Thursday, March 10, 2011

Music for an 18th century state of mind

I had a fun discussion with some girlfriends earlier this week about movie soundtracks, and our favorite movies. No surprise that mine are almost all historicals, complete with sweeping soundtracks, lots of fiddle music, often with a Celtic strain. It's the music that transports me to the 18th century mountain frontier, and what I listen to in the car when I'm scene-weaving and dreaming up plot turns, or listening to my characters' urgent voices.

Topping my list of favorites are the soundtracks from:


Dances With Wolves, music by John Barry
Last of the Mohicans, music by Trevor Jones with the haunting ballad I Will Find You, by Clannad 
Braveheart, music by James Horner
The Two Towers, music by Howard Shore (especially the Rohan theme, with its gorgeous Norwegian Hardanger fiddle weaving a haunting strain throughout... yes, I rather like haunting music. I flirted briefly with the idea of learning to play a Hardanger fiddle after first seeing the film. Very briefly.).

A movie I recently watched for the first time, The Journey of August King (Jason Patric and Thandie Newton), based on the book of that title by John Ehle, was set and filmed in the Blue Ridge Mountains of North Carolina (home of my heart). It has a gorgeous soundtrack by Stephen Endelman that I don't own, but would like to if only it was available. I've yet to find it, but since I own the movie I can at least hear it from time to time.

Other music that puts me in the right mindset for writing my 18th century stories is a haunting (again with the haunting!) and inspiring book/CD package called No Man Can Hinder Me, The Journey from Slavery to Emancipation through Song, by Velma Maia Thomas. There are songs on this album that I cannot listen to without weeping, even after years of hearing them. They are powerful, evocative and raw. Some of these songs have inspired scenes I've written, especially in my novel Kindred.

And Music of the American Colonies, by Anne and Ridley Enslow. Many of these songs were completely new to me, some of them political, some of them humorous, some highly educational. One of them, Anna, is played on Benjamin Franklin's invention, the glass armonica. And yes, it is a haunting sound. And very beautiful.

There are so many Colonial and Early American inspired collections out there. I'd like to sample a few, but would love to know your favorites first. Or are there other movie soundtracks that transport you to the 18th (early 19th century is fine too!) century? Please share them in the comment section.

4 comments:

  1. For movie sound tracks, of course Last of the Mohicans. The Two Towers is a great choice too. I hadn't thought of that one, but it does fit.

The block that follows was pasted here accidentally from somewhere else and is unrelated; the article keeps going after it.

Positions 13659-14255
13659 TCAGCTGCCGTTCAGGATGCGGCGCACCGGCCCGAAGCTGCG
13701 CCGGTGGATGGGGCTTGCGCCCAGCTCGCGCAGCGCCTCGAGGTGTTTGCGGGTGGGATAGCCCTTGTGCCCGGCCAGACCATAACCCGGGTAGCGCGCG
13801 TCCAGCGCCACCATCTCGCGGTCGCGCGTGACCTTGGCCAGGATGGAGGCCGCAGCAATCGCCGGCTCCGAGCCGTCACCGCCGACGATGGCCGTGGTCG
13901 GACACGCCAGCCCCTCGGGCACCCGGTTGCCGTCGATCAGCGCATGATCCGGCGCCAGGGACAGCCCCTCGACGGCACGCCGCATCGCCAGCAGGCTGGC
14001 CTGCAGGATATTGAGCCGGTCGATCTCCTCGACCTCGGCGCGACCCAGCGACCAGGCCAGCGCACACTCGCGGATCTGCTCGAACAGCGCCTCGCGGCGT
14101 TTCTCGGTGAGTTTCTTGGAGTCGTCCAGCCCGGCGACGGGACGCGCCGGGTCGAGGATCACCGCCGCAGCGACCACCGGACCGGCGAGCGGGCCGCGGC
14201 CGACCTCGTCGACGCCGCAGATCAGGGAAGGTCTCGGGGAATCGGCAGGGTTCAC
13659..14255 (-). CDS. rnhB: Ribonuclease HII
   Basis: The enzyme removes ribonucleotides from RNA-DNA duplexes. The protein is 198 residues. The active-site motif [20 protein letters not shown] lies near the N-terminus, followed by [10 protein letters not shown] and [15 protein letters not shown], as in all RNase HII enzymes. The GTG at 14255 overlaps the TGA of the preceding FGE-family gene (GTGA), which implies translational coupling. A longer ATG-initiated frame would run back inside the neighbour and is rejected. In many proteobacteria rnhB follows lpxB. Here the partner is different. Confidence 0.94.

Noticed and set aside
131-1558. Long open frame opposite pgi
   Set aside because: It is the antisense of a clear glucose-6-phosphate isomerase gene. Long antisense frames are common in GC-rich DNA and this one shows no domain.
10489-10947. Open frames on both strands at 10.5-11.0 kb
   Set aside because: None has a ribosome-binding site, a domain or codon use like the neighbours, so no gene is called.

I have Keith and Rusty McNeil's Colonial & Revolution Songs, a 2-dic set that includes some narration on the history. It includes a lot of really interesting songs I was totally unfamiliar with when I bought it several years ago. Haven't listened for a while and need to again.

    Mark O'Connor's Liberty is excellent and also features Yo-Yo Ma, Wynton Marsalis, and James Taylor. And I love Sing We All Merrily: A Colonial Christmas by Linda Russell and Companie. One of my all-time favs is a 3-disc collection I latched onto several years ago titled Holiday Traditions: Celtic Collection, which includes 2 discs of Celtic Christmas music. The 3rd disc is titled Winter on the Moors, and I am enthralled by it, especially track 1, Snow and Roses. When it's playing I can't do anything except stand in front of the stereo in absolute ecstasy.

    For mood music when I'm writing Native American settings I love John Huling's Mesa Sunrise and Ancient Canyons. Yes, it's modern Southwest tribal style, but they're yes, haunting, and they get me there, especially Coyotes Dance, Trail of Memories, Ravens River...and really all of the stunning tracks on both discs.

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  2. The Last of the Mohicians is one of my all-time favorites. I think it was the only award that movie won at the Oscars that year and it was fully due to them. Love, love, love it!!! :O)

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  3. I enjoyed your post, Lori. I don't really have any favorites as I don't seem to listen to music as much as I could to offer inspiration. But maybe that will change. I do enjoy going to youtube and listening to videos of Celtic flavor and I love harp and violin music. It sort of depends on the story I'm working on as well. I have a series tucked away with a strong musical theme - the harp.

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  4. Thanks for the replies Diane, Carla and Joan.

    That's a great list, Joan. I'll see if Amazon has some samples for them. I only wish I could listen to music WHILE I write. I have to work it in between the utter silence I need to write (I wear earplugs in an empty quiet house), and the many audio books I like to listen to.

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